Generally, decision making consists of the following six steps (Glynn,
Before taking the final decision, managers need to get an idea about the effectiveness of the course of action or remedy they intend to apply on a particular problem, so a post decision evaluation via feedback can be worth while.
In the managerial decision making process, the management accountants play a decisive role although they neither indulge in making nor in implementing the final decision, the management accountant is held responsible for providing the information at each of the six stages mentioned above. Management is not concerned about how and from what procedures an accountant uses in his analysis and evaluation; eventually the main concern of the management is the information regarding the problems and on the basis of this information, management reaches on a decision (Steffan, 2008).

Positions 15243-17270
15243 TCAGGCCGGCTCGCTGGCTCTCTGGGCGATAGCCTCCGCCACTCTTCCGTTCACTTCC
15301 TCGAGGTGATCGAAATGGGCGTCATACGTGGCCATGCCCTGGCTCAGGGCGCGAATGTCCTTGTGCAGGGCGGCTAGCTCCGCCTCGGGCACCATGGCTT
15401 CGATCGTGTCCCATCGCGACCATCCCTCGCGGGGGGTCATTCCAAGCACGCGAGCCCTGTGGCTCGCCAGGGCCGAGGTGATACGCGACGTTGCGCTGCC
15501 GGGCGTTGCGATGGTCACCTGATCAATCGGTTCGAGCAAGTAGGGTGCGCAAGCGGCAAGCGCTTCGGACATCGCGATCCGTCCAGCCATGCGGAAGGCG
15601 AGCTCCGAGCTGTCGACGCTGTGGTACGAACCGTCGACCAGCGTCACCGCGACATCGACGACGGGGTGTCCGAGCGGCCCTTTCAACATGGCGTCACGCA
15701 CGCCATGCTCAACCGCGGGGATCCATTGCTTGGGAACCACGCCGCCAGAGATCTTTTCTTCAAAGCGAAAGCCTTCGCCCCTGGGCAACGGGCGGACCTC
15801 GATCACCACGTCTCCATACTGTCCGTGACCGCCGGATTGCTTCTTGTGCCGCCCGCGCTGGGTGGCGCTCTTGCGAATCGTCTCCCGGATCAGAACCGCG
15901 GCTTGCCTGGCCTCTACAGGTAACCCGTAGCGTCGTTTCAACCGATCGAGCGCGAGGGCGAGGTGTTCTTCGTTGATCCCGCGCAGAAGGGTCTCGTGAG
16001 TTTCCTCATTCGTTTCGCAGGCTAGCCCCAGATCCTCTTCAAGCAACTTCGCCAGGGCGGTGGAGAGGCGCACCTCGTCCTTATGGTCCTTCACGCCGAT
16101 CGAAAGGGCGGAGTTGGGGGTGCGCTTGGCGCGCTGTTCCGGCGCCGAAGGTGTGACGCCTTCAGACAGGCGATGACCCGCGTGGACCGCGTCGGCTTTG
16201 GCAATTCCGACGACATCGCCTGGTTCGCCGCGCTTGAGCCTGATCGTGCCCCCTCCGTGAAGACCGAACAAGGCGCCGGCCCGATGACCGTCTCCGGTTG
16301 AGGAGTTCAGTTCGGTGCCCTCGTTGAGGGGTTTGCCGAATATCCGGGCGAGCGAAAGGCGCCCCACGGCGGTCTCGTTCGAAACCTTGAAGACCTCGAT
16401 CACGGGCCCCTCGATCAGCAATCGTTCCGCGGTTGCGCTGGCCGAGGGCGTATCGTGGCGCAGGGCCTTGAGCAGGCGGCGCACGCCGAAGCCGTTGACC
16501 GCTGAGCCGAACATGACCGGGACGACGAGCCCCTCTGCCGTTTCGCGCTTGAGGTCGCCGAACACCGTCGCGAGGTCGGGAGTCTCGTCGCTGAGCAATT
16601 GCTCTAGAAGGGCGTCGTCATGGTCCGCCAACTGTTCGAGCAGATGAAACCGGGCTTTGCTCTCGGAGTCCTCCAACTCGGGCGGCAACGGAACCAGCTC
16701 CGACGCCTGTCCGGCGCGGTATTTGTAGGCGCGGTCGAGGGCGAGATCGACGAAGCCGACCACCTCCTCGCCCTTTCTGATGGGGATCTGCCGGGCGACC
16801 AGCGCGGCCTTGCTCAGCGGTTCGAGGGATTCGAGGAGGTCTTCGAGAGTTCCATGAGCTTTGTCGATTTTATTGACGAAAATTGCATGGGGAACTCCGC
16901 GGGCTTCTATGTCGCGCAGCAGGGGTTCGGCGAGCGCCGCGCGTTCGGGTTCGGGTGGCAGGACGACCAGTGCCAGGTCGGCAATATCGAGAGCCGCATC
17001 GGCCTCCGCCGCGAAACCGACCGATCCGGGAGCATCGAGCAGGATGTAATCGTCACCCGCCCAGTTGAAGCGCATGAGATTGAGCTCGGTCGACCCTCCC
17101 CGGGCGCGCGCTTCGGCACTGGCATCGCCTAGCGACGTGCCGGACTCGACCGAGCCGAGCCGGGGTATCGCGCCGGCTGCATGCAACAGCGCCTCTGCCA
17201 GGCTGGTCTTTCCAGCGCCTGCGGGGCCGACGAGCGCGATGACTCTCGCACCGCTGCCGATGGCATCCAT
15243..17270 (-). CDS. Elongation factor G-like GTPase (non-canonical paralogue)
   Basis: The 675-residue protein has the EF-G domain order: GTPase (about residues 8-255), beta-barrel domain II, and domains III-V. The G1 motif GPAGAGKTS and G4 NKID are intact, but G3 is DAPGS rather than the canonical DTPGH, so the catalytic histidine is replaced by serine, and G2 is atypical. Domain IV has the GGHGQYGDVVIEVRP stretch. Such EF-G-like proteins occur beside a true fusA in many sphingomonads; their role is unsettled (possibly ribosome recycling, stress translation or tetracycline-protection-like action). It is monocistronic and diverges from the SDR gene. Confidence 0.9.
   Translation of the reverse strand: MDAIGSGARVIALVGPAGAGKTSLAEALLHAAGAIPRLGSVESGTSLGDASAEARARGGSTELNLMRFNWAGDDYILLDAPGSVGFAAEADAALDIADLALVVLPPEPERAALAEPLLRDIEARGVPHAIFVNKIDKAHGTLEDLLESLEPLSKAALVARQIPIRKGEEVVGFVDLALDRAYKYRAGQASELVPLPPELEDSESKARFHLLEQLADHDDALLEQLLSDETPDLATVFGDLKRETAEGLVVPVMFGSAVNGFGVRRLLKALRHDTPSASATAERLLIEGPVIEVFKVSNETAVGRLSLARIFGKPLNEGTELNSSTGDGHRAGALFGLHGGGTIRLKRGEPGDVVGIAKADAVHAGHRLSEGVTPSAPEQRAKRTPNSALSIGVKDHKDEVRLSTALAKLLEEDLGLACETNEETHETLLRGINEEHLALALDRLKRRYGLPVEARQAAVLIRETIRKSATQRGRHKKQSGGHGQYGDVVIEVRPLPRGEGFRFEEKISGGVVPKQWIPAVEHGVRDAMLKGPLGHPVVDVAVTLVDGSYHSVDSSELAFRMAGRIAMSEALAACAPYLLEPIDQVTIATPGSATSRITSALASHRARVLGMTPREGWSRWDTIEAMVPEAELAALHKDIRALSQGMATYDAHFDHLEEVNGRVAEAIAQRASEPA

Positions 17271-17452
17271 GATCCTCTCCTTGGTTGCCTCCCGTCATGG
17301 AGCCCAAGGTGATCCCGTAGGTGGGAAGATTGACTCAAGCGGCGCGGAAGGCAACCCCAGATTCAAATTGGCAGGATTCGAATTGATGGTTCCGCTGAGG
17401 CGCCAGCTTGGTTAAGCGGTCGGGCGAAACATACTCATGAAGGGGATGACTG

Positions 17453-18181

Management accountant is responsible to elaborate the management that the data that is been taken is relevant to provide the information. Relevant data are the single most important ingredient in decision making (Drury, 2007). Relevant data usually consist of relevant cost and relevant revenue which must be considered by the accountants while choosing the alternative course of action; make sure only those cost and revenues will be incurred which are relevant to the decision making.
The budget is a quantitative expression of management objectives and a means of